We all know that the only way to make a good cup of tea is to steep orthodox loose-leaf teas for two to seven or more minutes. And that tiny particles of tea are the nasty stuff that fills cheap teabags, not for making real tea.
Well, a little device called Tea-Cha’s Pet challenges these notions.
The idea behind the Pet is simple: Infuse ground-up tea via drip process for about twenty seconds, creating a strong concentrate to which you add more water. As a bonus, the method produces tea super-rich in those terrific antioxidants.
The key is using good-quality tea. If you’re asking the same questions I had — “Why would I destroy good tea by grinding it up? Won’t that ruin the flavour?” — the Tea-Cha folks have an answer: When you grind up a good-quality chocolate, whether for drinking, baking, whatever, doesn’t it still retain its excellent qualities of flavour and aroma? It’s the same with tea. Good tea will still be good tea whether the leaves are big or small.
To use Tea-Cha’s Pet — a conical device with a handle — rest it atop teapot, cup, or glass. Place a teaspoonful of ground tea leaves per cup/glassful into the device, pour hot water over it, and let all the water drip through. Add more hot or cold water to the resulting concentrate according to your taste, and it’s ready to drink in about as much time as it took to read this paragraph.
I grind the leaves in a coffee/spice mill for ten or twenty seconds; it also works great with CTC teas. I’ve tried the device with teas I’m familiar with, that I’ve prepared in the orthodox style, and there was no loss of flavour or aroma when they were prepared with the Tea-Cha.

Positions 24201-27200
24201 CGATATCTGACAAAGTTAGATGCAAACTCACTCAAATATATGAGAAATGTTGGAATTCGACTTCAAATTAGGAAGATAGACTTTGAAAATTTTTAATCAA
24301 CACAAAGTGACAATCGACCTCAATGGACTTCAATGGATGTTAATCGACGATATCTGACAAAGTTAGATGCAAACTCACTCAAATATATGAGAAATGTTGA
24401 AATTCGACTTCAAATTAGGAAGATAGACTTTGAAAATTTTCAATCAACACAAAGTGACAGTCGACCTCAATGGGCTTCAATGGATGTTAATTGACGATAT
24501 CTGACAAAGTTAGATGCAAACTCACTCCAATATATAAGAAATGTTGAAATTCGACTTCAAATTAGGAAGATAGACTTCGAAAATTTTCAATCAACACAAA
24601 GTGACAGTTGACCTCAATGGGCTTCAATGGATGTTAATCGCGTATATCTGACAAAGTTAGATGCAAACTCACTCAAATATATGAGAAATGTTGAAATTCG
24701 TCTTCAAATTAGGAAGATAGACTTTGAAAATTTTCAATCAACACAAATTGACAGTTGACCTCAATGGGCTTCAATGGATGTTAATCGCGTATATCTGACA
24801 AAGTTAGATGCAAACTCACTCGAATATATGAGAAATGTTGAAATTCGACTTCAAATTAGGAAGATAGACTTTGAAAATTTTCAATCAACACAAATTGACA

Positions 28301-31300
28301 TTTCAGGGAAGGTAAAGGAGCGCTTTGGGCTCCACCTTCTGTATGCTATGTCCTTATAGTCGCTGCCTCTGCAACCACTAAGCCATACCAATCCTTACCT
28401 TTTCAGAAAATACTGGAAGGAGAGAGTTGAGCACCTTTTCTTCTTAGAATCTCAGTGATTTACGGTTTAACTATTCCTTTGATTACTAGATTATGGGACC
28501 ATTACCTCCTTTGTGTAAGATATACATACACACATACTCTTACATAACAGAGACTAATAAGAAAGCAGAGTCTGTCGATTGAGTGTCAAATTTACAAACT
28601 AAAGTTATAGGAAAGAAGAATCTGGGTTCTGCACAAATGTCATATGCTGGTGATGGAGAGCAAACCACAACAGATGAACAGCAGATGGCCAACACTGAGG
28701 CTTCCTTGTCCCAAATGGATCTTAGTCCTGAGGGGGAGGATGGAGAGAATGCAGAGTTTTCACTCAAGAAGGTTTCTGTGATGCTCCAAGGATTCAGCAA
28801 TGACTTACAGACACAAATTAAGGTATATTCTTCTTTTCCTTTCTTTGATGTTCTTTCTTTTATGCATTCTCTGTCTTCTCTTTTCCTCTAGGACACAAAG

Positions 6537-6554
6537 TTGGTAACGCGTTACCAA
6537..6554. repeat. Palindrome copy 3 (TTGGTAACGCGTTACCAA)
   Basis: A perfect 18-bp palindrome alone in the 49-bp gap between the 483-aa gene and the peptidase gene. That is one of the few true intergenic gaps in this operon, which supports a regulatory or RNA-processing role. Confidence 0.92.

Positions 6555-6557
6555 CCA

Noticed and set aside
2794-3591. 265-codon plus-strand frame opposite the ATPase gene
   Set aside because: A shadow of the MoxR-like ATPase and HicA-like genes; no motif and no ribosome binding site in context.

Watch it in action:
If you think about it, the concept is not so alien. Gong-fu preparation uses a similar process, albeit with full-leaf tea. It’s also similar to preparing concentrated tea for a crowd and reconstituting it just before serving. Plus it’s thrifty: you can re-infuse most teas thanks to the rapid infusion process, even teas that don’t normally lend themselves to re-infusion.
Tea-Cha is a convenient gadget to add to your tea ware collection (I love it for iced tea!). It would be of real benefit to a teahouse. Including the time required to grind the tea, it takes barely a minute to turn out fresh hot or iced tea, or a concentrate for lattés and such. Instead of having only one or two pre-made iced teas each day, a teahouse could offer iced tea made with virtually any tea on their shelf without the long wait of steeping and then chilling. Hot teas could be served more quickly too.
The Tea-Cha website has much more information, including the science behind the concept. Definitely worth a few moments of your time to take a look.
Unfortunately, Tea-Cha is phasing out the Pet and replacing it with a new and — according to the inventor — improved infusion device, being reviewed by A.c. Cargill. So get yours while you can!
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